Others take a more spectral approach, such as the Belcea Quartet on its 2009 EMI recording (among recent interpreters in this work's vast discography). In marked contrast, the Takács and cellist Ralph Kirshbaum plump for plush muscularity. There's a full-blooded surge to the work's introductory gestures, as well as healthy debate within the first subject. The second more lyrical theme has contrasting sweetness and warmth, though it is never acquiescent, indicative of boundless inspiration rather than the end of a life.

The Adagio is delivered in unaffected terms, akin to the Tokyo Quartet's recent recording. But there's a balance to be struck between that and the Belcea's more febrile reading. On repeated listens the Takács's cantabile playing may prove too pliant, particularly in the all-too-lyrical construal of the final section. Furthermore, I missed a coarseness in the Scherzo, which lacks the feral quality that the Takács brought to its performances of Haydn's quartets. Concluding such a reading, the finale takes Schubert at his word rather than exploring his and his music's slippery 'double nature'. That more equivocal tone only really appears in the accompanying performance of the Quartettsatz.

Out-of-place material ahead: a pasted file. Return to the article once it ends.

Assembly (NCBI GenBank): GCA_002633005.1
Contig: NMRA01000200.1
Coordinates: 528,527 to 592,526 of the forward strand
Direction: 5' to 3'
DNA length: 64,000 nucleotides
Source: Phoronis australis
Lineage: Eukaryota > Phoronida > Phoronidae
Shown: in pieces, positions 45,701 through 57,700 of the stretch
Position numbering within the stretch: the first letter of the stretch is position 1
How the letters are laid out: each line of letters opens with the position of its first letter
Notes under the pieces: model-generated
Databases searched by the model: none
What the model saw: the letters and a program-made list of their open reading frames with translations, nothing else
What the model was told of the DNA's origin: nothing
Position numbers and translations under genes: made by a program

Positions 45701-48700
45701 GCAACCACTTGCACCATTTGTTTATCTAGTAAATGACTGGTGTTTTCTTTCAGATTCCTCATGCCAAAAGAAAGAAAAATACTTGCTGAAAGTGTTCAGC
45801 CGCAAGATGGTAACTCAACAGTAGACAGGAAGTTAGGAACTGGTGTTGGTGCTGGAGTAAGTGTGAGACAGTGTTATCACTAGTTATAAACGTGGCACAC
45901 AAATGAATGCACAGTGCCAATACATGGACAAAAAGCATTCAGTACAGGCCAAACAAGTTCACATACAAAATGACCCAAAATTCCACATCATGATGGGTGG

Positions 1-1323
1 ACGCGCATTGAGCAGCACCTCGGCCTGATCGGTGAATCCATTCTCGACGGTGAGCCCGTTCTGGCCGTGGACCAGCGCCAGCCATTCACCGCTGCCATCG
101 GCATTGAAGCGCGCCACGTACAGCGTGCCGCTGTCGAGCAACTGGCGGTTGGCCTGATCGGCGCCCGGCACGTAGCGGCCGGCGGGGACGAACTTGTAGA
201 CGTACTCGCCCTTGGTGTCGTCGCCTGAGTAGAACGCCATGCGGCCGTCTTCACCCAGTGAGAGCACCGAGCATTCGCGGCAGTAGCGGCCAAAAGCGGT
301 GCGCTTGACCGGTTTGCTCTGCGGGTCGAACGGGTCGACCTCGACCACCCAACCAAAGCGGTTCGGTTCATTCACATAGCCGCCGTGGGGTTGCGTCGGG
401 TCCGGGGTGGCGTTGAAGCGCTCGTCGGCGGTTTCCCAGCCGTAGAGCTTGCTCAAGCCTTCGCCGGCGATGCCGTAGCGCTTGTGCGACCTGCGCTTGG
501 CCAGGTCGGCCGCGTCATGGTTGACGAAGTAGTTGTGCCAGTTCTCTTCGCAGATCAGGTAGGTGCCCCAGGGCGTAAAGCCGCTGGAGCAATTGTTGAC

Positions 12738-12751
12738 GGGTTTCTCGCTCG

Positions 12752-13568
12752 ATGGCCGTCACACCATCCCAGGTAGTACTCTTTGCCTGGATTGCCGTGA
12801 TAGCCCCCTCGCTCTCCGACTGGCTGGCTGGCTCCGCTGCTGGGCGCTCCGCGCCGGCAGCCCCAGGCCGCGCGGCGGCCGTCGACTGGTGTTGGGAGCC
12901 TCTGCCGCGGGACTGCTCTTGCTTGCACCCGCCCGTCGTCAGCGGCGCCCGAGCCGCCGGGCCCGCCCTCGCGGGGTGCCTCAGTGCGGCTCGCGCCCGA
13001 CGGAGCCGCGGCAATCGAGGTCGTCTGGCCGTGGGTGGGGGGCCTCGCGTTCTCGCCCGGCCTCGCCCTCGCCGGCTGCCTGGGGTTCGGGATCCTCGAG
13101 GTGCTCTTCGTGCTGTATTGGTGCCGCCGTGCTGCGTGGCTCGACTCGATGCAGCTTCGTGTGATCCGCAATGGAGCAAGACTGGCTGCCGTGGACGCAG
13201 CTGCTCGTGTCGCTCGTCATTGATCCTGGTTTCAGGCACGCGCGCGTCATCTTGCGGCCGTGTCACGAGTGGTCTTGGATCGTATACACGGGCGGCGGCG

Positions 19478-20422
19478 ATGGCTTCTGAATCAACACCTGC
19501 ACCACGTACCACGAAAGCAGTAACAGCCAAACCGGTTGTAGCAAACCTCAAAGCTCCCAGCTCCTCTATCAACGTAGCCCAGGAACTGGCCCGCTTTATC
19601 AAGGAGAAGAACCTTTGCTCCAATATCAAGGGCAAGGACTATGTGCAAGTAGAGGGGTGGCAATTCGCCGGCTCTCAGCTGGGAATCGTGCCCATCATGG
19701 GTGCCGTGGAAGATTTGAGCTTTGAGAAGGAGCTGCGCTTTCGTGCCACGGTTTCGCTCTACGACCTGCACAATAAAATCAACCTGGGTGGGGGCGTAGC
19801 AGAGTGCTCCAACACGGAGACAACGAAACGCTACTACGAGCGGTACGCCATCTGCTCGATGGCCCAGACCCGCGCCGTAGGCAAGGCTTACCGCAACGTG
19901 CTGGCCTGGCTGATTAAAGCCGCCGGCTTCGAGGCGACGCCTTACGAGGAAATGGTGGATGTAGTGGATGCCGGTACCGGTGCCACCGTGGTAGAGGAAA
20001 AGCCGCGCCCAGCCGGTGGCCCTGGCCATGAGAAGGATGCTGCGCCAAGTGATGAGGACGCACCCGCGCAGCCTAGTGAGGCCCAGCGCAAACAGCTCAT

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7 of 9 people found the following review helpful By colb-aus on 26 Dec. 2012
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Terrific recording
Terrific performance
It's getting to the stage where I see the latest release from this quartet and automatically buy it
They haven't done anything for me to change this Pavlovian response as yet :-)
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I absolutely love this recording - the sound quality is amazing and the interpretation keeps this piece sounding alive and fresh. The musicians are almost in the room with you. My favourite recording so far by a mile.
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Most Helpful Customer Reviews on Amazon.com (beta)

Amazon.com: 3 reviews
9 of 10 people found the following review helpful
Good, but still Second in My Mind 16 Nov. 2012
By J. R. Trtek - Published on Amazon.com